HI has been operating continuously in Libya since 2011, and up until the end of 2014, delivered large-scale humanitarian mine action. Today, HI works to protect residents from the dangers of explosive remnants of war and small arms and light weapons through risk education messaging.
Students participate in a mine risk education sessions at school. | © J-J. Bernard / HI
Until mid-2022, Humanity & Inclusion delivered health and protection services including physical therapy, provision of assistive devices and mobility equipment and mental health support to people directly impacted by the ongoing crisis. The organization also supported health and rehabilitation centers in Libya with technical capacity development and donations of much-needed and otherwise depleted equipment
Since mid-2020, HI has increased its support to health professionals in physical rehabilitation and mental health support. HI has also reinitiated risk education activities in Tripoli and developed victim assistance activities, to improve data collection, injury surveillance and case management for victims of explosive ordnances.
Since 2011 and until mid-2020, Libya has almost continuously been the site of a civil war.
During the second Libyan Civil War, over half a million people were displaced, and by 2018 the conflict claimed more than 4,400 civilian lives since 2014. The civilian population is not only impacted by the criminalization of armed groups and armed conflict, but by the collapse of an official economy and the development of a shadow war economy. In addition, the overall number of migrants, asylum seekers refugees in Libya is estimated at 977,000.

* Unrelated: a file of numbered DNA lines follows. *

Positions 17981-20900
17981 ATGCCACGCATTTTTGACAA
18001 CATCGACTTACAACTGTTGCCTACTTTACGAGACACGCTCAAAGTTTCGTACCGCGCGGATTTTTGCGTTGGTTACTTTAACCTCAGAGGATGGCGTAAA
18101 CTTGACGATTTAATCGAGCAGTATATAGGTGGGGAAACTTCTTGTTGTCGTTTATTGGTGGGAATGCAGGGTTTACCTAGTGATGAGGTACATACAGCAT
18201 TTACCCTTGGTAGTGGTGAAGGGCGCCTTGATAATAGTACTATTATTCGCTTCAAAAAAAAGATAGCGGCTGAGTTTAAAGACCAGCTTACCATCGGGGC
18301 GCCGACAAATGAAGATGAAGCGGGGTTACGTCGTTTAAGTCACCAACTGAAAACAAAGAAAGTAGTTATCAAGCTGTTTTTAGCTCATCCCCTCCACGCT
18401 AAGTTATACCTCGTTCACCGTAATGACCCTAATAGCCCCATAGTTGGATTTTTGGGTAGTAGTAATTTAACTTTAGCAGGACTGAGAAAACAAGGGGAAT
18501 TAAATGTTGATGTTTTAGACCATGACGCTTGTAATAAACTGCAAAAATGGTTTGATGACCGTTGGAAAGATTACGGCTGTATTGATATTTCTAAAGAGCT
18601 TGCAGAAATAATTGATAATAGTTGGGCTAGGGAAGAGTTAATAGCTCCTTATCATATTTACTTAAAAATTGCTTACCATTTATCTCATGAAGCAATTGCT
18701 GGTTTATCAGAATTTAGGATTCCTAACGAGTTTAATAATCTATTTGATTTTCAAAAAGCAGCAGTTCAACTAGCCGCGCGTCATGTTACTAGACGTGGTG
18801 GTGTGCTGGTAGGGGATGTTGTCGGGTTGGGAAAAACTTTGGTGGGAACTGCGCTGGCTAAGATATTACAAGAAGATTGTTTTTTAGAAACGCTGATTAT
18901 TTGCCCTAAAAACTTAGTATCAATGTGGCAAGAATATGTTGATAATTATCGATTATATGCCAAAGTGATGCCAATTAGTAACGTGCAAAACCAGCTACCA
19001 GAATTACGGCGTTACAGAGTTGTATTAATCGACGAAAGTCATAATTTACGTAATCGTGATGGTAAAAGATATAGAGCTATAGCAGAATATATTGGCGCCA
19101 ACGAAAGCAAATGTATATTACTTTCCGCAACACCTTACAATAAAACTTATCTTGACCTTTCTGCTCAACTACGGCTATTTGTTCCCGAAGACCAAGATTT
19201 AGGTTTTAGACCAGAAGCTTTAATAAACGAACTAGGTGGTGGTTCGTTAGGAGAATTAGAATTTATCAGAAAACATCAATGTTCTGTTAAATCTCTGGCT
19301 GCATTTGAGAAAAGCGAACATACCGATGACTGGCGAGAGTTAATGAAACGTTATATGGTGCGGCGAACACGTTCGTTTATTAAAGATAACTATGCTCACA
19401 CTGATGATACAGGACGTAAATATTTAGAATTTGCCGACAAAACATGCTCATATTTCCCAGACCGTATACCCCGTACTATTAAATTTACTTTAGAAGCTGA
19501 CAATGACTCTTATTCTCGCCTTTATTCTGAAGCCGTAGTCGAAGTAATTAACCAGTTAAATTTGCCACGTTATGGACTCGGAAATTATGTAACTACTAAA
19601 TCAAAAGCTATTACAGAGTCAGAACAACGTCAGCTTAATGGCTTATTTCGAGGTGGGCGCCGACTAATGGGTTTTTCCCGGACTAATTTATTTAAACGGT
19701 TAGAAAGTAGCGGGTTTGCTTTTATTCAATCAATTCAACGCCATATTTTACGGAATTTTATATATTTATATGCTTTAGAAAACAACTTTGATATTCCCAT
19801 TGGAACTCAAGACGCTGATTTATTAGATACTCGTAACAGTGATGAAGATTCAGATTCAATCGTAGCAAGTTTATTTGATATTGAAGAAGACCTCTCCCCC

The cost of the political conflict has taken a severe toll on the Libyan economy, which has remained in recession. An increasing inflation rate has impacted the population’s capacities to purchase essential goods such as food and drinks, housing, electricity, water, gas and other fuels, and transportation.
Since March 2021, Libya continued to be affected by the COVID-19 pandemic. After a period of low case numbers, January 2022 marked an increase in the number of COVID-19 positive cases due to circulation of the Omicron variant.
Number of HI staff members: 12
Date the program launched: 2011